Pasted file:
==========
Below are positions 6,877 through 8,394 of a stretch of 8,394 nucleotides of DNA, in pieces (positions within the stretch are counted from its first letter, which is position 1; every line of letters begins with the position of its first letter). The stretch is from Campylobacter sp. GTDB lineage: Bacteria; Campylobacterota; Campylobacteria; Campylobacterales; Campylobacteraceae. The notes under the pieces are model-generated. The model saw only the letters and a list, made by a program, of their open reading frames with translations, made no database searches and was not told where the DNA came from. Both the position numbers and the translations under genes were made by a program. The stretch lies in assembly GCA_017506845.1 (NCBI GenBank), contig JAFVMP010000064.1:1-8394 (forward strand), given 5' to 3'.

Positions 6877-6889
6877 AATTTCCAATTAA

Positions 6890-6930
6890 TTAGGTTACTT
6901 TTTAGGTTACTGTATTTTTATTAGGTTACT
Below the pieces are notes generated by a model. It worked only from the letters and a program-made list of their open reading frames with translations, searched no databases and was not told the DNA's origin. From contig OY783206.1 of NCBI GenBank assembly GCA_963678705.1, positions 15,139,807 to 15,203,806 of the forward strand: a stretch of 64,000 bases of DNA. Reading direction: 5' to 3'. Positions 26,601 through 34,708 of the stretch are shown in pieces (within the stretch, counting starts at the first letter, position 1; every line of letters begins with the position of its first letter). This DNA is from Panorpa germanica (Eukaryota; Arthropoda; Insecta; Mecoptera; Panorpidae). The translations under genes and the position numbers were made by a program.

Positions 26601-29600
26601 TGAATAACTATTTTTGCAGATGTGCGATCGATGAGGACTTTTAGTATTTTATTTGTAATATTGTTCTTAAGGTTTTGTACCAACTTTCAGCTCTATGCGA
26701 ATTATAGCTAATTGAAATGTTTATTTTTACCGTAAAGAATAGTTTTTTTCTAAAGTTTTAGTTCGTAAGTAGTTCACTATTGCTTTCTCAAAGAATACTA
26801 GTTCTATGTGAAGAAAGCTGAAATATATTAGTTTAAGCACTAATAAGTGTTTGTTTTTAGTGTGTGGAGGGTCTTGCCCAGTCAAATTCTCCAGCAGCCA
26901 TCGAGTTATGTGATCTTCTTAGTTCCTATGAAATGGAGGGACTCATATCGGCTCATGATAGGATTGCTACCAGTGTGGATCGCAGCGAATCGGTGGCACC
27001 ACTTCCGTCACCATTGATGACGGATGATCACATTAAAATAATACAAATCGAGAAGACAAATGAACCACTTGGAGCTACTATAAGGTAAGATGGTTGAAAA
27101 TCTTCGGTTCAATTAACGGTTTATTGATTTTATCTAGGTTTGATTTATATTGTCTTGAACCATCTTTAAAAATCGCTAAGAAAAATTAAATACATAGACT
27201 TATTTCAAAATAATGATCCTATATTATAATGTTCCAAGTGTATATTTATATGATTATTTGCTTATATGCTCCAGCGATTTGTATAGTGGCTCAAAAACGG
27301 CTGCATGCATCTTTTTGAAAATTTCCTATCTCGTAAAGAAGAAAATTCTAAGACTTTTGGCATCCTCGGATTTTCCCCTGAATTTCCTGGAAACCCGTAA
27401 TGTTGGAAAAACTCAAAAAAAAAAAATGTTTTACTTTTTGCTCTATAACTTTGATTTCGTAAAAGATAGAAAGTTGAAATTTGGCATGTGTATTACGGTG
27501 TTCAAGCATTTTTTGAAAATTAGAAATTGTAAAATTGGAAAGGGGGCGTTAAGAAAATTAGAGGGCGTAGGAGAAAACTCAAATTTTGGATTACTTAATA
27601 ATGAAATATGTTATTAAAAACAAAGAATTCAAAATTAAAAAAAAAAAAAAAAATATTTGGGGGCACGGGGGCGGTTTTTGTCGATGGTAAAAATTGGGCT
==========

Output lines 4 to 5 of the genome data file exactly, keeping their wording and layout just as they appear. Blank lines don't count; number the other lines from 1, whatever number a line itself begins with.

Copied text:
Positions 6890-6930
6890 TTAGGTTACTT